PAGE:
Smart phones are omnipresent. People are walking with them for recreation, using them on the way to work and often during work while looking at the small monitor into our lives. On the weekends people of all ages are shopping at the mall, checking email and looking up prices of goods from competitors and using social media. This is not limited by location or age, with tweens and elders, and everyone in between using smart phones to stay connected across the country.
Not all smart phones are made alike. The smart phones they are using are divided into two primary camps-the Android and iPhone. There are other platforms, however they generally are not significant players. Smart phones, much like computers provide yet another opportunity for hackers to attack and to leverage information this into cash flow for those with malicious intent.
The Apple platform has historically not been a hotbed of vulnerabilities. Over the last few years there have only been a handful of malware examples related to Apple that have been noted. This is not significant when compared to the Android phones. The Android smart phones have over time been a primary target of attack. One of these recently has been TrueCaller.
TrueCaller is a service which allows people to search for phone numbers, block incoming calls, and text messages from selected numbers. This is also used for spammers, telemarketers and to connect with friends. When first encountered, this vulnerability was labeled with a medium severity, but was upgraded to critical when a zero day was discovered.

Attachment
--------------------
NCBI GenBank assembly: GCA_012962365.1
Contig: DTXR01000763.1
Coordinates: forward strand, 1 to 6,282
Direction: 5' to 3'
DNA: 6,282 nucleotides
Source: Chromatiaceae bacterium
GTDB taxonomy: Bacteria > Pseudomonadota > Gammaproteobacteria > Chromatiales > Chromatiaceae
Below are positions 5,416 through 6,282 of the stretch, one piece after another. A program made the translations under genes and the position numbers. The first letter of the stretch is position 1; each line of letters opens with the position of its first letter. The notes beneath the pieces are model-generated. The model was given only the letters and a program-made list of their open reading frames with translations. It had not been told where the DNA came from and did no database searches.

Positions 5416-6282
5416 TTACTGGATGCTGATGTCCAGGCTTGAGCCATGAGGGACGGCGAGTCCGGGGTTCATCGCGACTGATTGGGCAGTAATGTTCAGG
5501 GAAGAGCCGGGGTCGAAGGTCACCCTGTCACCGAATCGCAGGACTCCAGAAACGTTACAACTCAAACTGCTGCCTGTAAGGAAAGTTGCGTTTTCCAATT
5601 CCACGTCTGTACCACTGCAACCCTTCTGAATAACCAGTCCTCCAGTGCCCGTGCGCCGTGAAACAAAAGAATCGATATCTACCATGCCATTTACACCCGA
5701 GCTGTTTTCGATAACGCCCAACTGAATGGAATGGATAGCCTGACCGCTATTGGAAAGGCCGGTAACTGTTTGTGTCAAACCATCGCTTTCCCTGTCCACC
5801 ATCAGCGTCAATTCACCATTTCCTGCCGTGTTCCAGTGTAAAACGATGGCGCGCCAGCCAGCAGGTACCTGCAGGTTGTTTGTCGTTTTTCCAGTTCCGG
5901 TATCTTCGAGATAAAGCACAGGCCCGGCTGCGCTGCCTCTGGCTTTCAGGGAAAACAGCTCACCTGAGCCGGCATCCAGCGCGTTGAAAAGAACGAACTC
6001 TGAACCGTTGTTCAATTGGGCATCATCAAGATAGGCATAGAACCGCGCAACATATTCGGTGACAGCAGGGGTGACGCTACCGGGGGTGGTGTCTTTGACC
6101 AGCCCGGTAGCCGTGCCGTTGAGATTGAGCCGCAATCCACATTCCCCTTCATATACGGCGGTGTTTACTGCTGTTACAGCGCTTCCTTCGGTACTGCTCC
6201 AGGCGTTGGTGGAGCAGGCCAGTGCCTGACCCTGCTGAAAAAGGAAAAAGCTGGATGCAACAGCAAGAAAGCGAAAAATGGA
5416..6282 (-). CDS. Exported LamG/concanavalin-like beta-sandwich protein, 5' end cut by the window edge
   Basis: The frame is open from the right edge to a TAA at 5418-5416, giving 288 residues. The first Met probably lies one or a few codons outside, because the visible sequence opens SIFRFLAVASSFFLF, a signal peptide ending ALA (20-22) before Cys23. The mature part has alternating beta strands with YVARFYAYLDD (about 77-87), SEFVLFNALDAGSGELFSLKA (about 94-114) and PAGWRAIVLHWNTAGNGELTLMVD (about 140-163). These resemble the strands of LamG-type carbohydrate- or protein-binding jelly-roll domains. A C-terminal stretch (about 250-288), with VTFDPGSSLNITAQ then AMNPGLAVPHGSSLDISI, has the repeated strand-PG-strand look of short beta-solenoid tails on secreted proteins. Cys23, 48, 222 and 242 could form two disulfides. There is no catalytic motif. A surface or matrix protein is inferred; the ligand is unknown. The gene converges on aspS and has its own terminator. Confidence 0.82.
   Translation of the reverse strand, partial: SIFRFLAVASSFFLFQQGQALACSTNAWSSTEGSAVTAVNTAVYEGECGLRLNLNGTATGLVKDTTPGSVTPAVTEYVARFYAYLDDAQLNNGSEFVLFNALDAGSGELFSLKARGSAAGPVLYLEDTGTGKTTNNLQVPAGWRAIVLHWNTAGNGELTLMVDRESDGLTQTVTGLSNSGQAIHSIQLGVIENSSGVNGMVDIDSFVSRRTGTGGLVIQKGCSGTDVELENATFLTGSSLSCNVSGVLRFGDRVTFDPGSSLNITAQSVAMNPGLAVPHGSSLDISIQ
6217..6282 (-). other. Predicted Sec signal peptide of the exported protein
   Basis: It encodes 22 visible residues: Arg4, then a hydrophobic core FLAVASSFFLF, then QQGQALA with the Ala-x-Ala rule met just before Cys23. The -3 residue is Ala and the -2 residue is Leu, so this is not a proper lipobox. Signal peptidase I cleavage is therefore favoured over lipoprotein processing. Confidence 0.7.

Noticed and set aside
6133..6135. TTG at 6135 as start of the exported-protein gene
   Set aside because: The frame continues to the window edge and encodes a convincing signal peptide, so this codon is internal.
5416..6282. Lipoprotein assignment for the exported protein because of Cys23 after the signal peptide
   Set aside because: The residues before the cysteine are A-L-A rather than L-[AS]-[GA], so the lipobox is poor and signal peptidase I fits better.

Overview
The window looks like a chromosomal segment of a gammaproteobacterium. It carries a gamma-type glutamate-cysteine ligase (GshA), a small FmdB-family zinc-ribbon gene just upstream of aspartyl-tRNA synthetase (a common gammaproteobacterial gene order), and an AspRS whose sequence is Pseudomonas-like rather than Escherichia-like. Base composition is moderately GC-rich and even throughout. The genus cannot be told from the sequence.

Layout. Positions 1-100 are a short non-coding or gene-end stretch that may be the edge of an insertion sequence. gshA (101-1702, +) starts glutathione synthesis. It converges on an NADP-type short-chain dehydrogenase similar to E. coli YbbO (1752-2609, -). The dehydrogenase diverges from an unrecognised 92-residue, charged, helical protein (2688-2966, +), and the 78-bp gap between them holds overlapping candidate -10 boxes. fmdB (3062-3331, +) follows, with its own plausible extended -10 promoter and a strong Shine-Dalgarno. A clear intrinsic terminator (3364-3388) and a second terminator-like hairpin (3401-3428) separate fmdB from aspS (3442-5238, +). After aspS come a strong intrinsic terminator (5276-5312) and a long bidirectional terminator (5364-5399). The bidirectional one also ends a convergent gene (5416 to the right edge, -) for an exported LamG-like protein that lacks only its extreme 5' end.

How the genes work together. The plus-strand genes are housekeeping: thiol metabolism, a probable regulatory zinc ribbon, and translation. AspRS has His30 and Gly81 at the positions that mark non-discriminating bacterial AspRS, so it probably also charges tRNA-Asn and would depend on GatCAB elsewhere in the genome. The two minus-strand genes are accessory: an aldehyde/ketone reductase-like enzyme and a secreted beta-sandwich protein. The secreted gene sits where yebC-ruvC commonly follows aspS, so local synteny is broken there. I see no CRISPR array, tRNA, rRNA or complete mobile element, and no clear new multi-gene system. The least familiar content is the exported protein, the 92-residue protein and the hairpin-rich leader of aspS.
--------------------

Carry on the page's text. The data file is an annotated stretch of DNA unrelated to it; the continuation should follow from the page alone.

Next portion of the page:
The attack itself exploits the TrueCaller process. TrueCaller uses the IMEI (International Mobile Station Equipment Identity) for the specific phone. This is comparable to our social security number. Each IMEI is unique. If the attacker happens to know the IMEI of the target phone, the attacker could secure a host of information about the other party’s phone number, home address, mail box, gender, etc. The vulnerability also allows the attacker to modify the settings, disable spam settings, and add/delete blacklists. This can be quite disastrous for the user if exploited.
Although this can make the user’s life quite interesting, there are a few steps the user can take in order to decrease the potential for this to affect the user. A patch was released on March 16, 2016. The user still should install the updated version of the app. The updated app would also have the code to fix the issue.
The Android, unlike the Apple platform is an ongoing target for hackers to manipulate. The patch for TrueCaller may alleviate that particular vulnerability, but users of the platform should be aware that every time they seek to download an app they run the risk of obtaining a piece of malicious coding that can be very troubling.
To learn more about how to protect yourself and your business visit the National Cybersecurity Institute and learn about our training programs, certification preparation, and many free resources.
Charles Parker, II, has been coding since the mid-1980’s, and has been working in the finance, auto manufacturer, and health industries seeking secure solutions for issues for over 17 years. Charles has an MBA, MSA, JD, LLM, and is a doctoral candidate for a PhD in Information Assurance and Security.